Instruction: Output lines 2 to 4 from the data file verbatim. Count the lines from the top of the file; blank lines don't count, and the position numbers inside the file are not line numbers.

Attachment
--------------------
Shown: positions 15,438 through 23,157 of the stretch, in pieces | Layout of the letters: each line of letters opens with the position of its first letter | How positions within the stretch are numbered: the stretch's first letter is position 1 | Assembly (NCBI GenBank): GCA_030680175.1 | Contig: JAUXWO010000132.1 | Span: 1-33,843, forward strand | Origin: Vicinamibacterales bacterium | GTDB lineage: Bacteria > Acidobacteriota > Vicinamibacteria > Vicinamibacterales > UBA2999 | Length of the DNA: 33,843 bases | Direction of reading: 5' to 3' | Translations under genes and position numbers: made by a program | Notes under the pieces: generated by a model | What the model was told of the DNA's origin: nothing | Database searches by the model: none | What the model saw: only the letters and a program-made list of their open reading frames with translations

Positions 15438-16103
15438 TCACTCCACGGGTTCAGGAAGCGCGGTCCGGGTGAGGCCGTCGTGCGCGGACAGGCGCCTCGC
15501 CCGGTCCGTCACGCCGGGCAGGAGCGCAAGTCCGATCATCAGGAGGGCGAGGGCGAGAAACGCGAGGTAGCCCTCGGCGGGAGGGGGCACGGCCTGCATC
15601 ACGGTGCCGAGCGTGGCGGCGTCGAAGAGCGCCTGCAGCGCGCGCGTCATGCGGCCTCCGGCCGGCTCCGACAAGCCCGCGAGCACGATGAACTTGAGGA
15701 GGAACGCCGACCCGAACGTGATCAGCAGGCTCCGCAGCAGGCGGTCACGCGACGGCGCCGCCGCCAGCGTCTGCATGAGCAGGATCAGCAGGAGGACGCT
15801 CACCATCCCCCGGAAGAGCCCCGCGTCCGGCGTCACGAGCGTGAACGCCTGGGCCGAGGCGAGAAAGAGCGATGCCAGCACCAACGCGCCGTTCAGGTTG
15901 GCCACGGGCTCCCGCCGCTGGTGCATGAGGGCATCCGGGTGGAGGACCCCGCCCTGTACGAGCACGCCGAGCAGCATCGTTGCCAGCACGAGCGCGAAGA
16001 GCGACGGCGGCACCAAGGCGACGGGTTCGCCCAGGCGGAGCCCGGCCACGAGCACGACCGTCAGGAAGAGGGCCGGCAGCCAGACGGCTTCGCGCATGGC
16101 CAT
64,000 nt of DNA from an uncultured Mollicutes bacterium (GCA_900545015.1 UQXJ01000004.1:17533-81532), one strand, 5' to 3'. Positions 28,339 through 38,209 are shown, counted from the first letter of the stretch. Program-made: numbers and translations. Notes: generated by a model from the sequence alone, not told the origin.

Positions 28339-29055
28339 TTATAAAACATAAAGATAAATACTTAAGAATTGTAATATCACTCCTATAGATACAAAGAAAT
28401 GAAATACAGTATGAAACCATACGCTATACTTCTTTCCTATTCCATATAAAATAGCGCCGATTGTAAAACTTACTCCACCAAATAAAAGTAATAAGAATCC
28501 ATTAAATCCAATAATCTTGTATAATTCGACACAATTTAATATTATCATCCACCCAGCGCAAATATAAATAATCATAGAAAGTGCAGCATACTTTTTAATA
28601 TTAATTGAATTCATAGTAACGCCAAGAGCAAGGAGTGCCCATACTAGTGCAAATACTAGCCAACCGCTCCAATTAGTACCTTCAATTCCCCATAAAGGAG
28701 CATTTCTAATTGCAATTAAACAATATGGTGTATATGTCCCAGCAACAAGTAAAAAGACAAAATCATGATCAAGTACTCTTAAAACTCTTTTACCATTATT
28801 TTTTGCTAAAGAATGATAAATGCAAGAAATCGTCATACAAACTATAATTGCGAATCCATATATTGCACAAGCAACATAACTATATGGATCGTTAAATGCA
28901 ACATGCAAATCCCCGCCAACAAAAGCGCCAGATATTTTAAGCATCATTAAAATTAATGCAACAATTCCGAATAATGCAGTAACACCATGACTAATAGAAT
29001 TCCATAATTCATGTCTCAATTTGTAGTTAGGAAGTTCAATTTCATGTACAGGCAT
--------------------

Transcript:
Positions 15438-16103
15438 TCACTCCACGGGTTCAGGAAGCGCGGTCCGGGTGAGGCCGTCGTGCGCGGACAGGCGCCTCGC
15501 CCGGTCCGTCACGCCGGGCAGGAGCGCAAGTCCGATCATCAGGAGGGCGAGGGCGAGAAACGCGAGGTAGCCCTCGGCGGGAGGGGGCACGGCCTGCATC